The Pompidou Plans to Show Its Permanent Collection at Industrial Sites and Malls Around the World

The Pompidou Plans to Show Its Permanent Collection at Industrial Sites and Malls Around the World
The Pompidou Center, Paris
(Courtesy victortsu via Flickr)

Taking a page from the Guggenheim's playbook, Pompidou Center president Alain Seban has announced plans to establish a presence abroad with temporary exhibitions drawn from the museum's permanent collection. "The Guggenheim model of expansion was based on replicating the New York original: flagship architecture, cutting-edge temporary exhibitions, a modest display of the permanent collection, and the fantastic appeal of the brand," Seban told the Art Newspaper's Gareth Harris. "We are taking a more modest approach, with temporary projects in existing venues like museums [and] universities, but why not historical monuments, former industrial facilities, or shopping malls?" Without indicating specific international locations, Seban expressed interest in the BRIC countries (Brazil, Russia, India, and China), whose burgeoning economies have spurred expanding art markets, and said that these ventures would require the financial backing of the participating countries.

The BRIC countries appear to be the latest frontiers for global museum expansion plans. The Solomon R. Guggenheim Foundation has pioneered the idea of satellite museums in Europe (Venice, Bilbao, and, temporarily, Berlin — though the Deutsche Guggenheim will close its doors at the end of 2012 — as well as a proposed location in Helsinki that is moving ahead despite some resistance in Finland). In the Middle East, several projects are underway in Abu Dhabi, including a Guggenheim museum and a satellite of the Louvre (both of which have been dogged by accusations of human rights abuses of workers). The new hints from the Pompidou come on the heels of the announcement of the Guggenheim's sweeping program to partner with non-Western art institutions in places such as Asia and Southeast Asia, Latin America, and the Middle East and North Africa, sponsored by UBS.


Museums stand to reap big windfalls from such international satellites: Abu Dhabi agreed to pay $524 million for the use of the Louvre name alone. Still, the Louvre Abu Dhabi has faced opposition in France for what has been viewed as the commercialization of French culture. Seban's plans — especially his suggestion of showing art inside a shopping mall — are likely to encounter similar resistance. But Nicolas Sarkozy recently renewed Seban's contract for an additional three years, and with the support of the French government, these international aspirations may forge ahead regardless of any opposition — though if the Socialist candidate François Hollande defeats Sarkozy May 6, the project could still be up for debate.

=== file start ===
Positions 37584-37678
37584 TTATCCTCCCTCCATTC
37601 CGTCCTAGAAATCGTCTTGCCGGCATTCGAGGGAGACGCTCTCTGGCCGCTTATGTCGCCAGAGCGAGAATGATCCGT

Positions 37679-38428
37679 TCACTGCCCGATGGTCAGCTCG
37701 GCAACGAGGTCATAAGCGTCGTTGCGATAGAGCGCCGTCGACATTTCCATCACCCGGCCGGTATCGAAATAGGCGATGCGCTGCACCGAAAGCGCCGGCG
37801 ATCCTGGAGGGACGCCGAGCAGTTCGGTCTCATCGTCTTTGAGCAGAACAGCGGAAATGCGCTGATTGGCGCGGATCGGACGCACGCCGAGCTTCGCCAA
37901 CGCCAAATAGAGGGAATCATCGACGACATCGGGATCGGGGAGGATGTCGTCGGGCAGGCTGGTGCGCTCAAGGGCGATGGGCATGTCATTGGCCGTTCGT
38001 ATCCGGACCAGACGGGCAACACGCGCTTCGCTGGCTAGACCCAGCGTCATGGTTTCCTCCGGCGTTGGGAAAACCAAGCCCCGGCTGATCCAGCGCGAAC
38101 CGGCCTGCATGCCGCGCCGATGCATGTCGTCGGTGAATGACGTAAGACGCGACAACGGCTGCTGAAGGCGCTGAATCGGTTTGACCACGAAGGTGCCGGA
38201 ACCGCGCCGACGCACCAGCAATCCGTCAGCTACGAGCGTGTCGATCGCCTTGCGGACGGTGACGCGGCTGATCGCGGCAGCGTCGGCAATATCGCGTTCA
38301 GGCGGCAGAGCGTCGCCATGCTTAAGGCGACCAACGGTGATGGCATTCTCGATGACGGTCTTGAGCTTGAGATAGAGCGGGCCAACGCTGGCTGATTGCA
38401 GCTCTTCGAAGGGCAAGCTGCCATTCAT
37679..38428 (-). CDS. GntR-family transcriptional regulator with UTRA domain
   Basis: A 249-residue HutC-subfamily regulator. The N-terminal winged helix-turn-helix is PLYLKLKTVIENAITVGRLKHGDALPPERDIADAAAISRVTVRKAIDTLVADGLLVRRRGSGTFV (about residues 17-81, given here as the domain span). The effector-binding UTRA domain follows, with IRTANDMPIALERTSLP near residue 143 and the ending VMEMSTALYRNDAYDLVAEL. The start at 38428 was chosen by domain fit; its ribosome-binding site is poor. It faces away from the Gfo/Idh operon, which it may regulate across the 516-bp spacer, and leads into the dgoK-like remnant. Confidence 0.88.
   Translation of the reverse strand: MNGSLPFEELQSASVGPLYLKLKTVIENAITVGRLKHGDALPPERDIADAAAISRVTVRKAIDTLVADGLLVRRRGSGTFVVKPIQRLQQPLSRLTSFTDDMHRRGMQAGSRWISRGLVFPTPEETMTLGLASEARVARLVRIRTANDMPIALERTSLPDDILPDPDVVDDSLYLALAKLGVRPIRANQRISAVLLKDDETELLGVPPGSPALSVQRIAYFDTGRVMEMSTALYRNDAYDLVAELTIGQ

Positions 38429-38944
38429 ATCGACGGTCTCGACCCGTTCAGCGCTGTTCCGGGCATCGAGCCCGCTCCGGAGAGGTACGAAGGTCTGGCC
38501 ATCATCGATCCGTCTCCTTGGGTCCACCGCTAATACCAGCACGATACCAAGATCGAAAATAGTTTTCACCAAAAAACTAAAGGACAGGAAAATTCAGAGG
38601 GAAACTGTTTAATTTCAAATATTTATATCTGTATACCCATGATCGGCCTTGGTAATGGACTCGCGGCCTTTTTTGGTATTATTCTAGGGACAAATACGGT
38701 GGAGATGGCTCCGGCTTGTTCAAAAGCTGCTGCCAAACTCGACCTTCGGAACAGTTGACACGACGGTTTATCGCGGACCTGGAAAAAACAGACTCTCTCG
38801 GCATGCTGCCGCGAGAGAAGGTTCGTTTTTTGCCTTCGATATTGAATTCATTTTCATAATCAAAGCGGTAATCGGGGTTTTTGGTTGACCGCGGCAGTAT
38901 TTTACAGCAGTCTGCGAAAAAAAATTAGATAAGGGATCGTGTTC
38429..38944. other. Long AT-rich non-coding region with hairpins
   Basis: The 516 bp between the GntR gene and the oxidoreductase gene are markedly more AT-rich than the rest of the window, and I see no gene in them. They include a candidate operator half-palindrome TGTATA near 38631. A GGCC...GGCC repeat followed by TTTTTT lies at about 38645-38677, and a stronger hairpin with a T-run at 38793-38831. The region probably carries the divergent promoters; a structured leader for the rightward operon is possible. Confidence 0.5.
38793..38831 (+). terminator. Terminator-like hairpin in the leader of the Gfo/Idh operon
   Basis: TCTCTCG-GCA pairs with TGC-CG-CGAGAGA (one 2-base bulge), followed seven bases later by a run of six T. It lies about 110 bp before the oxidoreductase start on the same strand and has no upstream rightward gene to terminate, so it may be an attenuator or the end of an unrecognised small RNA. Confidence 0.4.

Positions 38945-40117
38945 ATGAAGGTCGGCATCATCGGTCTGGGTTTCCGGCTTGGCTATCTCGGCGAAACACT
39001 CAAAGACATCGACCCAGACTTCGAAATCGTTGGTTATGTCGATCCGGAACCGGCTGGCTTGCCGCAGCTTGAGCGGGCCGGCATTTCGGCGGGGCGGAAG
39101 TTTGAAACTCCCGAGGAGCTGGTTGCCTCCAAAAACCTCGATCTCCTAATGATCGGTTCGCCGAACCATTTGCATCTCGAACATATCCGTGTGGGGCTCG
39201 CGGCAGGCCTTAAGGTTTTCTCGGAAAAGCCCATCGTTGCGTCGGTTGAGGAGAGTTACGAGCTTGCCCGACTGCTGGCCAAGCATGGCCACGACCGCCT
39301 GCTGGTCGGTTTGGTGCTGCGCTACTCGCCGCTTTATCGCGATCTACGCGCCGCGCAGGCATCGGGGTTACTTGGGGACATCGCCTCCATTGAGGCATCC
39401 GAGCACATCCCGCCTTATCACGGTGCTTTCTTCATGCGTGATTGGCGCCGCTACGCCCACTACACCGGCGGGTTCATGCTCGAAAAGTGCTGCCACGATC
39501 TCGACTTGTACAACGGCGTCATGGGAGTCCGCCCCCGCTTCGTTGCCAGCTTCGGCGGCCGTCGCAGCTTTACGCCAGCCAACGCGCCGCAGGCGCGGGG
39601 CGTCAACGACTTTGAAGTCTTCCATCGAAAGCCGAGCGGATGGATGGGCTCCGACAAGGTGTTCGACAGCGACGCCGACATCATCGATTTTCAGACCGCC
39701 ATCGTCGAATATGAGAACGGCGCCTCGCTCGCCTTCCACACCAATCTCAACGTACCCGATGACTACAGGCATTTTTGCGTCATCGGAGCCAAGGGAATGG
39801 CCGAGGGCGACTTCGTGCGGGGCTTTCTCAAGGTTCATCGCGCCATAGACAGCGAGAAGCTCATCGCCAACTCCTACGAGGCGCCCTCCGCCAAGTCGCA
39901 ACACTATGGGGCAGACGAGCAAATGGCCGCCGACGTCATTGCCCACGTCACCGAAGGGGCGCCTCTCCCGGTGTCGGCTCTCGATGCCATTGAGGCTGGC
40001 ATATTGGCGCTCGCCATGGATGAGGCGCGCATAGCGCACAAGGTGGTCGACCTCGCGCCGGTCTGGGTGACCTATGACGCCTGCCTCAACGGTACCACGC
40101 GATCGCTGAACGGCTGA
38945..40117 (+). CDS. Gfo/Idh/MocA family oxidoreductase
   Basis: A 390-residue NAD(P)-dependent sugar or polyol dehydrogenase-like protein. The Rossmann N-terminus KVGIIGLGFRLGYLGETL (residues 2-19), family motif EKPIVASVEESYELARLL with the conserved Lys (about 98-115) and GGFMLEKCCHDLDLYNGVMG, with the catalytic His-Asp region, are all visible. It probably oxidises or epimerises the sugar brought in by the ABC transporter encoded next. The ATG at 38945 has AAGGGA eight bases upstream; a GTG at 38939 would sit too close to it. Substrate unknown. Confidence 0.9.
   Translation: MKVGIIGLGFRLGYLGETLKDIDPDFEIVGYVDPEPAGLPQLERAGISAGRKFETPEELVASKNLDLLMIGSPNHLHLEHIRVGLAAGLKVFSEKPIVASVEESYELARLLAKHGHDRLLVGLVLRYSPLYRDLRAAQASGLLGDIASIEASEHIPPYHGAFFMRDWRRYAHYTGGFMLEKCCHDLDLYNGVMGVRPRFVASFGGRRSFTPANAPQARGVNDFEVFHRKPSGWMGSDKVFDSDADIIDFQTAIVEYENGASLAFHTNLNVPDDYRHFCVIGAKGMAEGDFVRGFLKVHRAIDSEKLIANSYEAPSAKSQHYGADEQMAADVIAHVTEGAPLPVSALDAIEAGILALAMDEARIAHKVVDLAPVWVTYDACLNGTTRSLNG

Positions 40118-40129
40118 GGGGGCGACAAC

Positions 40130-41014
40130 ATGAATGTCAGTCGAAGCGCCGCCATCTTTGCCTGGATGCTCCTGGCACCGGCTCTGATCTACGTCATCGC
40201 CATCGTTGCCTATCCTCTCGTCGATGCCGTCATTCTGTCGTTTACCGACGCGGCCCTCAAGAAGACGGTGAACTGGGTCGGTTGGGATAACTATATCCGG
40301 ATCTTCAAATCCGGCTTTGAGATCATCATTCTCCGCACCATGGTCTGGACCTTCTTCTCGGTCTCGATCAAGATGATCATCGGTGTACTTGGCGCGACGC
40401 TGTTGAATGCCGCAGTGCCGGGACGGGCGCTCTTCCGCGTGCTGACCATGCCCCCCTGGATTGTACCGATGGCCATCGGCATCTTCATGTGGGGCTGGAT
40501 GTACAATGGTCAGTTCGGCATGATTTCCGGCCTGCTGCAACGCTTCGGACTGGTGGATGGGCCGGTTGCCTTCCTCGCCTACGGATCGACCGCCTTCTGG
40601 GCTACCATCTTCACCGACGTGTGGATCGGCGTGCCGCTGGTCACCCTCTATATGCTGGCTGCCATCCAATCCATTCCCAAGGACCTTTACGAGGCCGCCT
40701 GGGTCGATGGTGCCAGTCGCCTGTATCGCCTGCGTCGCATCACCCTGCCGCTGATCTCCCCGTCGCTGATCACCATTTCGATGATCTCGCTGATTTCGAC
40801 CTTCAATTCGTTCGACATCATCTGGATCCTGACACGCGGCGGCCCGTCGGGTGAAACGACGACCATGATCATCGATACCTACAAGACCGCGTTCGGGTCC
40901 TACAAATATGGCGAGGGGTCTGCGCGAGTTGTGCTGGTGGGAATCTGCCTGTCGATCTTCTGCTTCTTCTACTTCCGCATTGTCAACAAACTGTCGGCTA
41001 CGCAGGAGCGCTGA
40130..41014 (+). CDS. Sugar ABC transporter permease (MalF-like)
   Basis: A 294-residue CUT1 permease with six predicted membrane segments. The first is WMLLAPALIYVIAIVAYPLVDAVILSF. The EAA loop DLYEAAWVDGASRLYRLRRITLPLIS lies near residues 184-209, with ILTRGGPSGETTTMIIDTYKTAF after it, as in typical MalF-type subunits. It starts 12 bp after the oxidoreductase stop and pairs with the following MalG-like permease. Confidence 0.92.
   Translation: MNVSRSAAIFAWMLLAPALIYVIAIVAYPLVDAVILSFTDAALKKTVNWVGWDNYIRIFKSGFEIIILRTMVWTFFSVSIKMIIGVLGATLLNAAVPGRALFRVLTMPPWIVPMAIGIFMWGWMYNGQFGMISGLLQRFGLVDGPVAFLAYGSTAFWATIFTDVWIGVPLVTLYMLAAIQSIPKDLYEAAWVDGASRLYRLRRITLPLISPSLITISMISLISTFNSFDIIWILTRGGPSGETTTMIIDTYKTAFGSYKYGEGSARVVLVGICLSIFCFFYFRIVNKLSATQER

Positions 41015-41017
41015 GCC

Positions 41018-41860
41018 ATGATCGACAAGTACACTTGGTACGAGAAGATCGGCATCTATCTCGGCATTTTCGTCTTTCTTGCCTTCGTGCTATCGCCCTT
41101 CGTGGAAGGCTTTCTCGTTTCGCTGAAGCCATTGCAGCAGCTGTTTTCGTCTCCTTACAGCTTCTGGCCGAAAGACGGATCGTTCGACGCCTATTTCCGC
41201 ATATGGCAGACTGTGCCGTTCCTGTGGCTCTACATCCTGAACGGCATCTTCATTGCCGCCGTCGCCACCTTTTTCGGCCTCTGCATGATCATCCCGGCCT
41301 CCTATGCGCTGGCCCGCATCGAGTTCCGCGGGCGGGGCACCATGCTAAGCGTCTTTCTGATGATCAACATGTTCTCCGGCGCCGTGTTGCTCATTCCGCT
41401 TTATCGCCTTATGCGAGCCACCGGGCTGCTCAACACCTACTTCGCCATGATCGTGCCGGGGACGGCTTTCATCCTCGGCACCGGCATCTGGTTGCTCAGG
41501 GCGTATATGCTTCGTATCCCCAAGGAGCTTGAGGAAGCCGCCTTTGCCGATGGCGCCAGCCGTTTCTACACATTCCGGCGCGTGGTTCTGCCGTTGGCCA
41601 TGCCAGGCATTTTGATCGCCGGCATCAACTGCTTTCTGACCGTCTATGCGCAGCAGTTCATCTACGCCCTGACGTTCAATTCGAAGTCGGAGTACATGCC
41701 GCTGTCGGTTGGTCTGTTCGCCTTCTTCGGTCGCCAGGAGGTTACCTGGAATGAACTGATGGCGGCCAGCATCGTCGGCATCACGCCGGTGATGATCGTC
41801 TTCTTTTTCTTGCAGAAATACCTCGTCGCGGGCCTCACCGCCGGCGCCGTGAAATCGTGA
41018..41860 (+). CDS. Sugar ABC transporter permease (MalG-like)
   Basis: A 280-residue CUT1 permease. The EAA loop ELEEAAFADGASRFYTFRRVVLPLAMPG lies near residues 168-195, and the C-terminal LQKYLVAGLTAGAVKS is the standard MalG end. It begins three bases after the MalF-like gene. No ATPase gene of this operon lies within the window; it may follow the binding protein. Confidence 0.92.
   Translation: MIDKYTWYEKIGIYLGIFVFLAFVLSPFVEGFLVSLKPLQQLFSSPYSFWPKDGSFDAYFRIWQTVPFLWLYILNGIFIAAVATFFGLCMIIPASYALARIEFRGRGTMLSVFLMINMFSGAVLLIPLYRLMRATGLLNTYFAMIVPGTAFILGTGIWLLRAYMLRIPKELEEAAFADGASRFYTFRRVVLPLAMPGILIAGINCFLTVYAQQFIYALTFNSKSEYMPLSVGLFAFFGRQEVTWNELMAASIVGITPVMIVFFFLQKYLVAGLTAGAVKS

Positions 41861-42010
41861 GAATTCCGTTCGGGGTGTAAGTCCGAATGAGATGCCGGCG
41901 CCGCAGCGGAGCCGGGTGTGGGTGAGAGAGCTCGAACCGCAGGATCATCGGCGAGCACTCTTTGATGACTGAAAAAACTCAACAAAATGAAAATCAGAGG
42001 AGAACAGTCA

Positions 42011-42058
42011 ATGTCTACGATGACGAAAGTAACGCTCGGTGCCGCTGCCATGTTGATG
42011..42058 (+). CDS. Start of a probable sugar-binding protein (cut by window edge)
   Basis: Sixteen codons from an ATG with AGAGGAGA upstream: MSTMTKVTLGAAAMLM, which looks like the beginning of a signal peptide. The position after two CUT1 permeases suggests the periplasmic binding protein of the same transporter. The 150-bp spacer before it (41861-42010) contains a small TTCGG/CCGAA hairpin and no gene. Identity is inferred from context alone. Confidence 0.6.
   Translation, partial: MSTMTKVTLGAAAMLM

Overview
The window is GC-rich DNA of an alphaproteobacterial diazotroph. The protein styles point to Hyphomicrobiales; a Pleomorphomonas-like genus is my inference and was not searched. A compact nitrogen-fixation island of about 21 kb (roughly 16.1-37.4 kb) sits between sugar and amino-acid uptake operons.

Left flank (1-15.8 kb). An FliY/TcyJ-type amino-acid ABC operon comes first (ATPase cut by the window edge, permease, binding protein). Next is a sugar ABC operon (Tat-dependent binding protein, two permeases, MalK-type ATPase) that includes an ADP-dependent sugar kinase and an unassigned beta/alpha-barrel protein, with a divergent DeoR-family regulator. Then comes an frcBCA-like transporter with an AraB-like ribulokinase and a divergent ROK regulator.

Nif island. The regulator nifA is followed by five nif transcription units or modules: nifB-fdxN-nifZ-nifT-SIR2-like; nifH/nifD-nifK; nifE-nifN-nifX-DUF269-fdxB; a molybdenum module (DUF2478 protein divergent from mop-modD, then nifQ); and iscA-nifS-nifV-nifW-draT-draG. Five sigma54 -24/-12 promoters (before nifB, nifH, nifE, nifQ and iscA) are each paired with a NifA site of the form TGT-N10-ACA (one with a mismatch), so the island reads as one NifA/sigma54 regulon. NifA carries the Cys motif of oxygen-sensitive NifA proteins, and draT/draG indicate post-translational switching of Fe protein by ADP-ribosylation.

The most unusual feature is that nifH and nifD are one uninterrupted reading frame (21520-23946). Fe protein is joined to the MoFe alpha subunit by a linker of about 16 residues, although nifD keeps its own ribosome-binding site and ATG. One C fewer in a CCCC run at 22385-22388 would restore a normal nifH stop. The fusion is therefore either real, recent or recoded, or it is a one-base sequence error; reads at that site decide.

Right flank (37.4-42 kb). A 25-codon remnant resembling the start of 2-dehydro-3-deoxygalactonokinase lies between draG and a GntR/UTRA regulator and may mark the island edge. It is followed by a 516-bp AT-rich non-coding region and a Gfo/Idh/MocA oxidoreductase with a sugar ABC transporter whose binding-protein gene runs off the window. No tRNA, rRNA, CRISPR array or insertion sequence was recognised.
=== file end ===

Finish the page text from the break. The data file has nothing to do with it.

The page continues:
Alain Seban presided over the Pompidou Center's first satellite in Metz, in the eastern French province of Lorraine, which opened in May 2010. In its first year, the Pompidou Center-Metz, which operates as an independent institution, had 800,000 visitors, according to its Web site — the largest number of visitors for any French museum outside the Paris area. Seban also expanded the Pompidou's mission by launching the Pompidou Mobile last fall, a traveling museum that takes works from the permanent collection to rural French towns.

Notably, such international ambitions represent something of a new direction for Seban, who told ARTINFO two years ago that he was not thinking of establishing satellites abroad. "You cannot think of covering the entire world with small Pompidou Centers. It's more about networking within French society, doing research programs in emerging art scenes, creating support groups. So that's what we're working on right now, rather than thinking in terms of creating a subsidiary in China." He did, however, speak about the institution's global mission: "Now a contemporary art museum has to think and act globally because art is global. You can only act globally from a national viewpoint, so I think you need to be rooted in your national culture to be able to bring anything of significance globally," a process which he called "glocalization."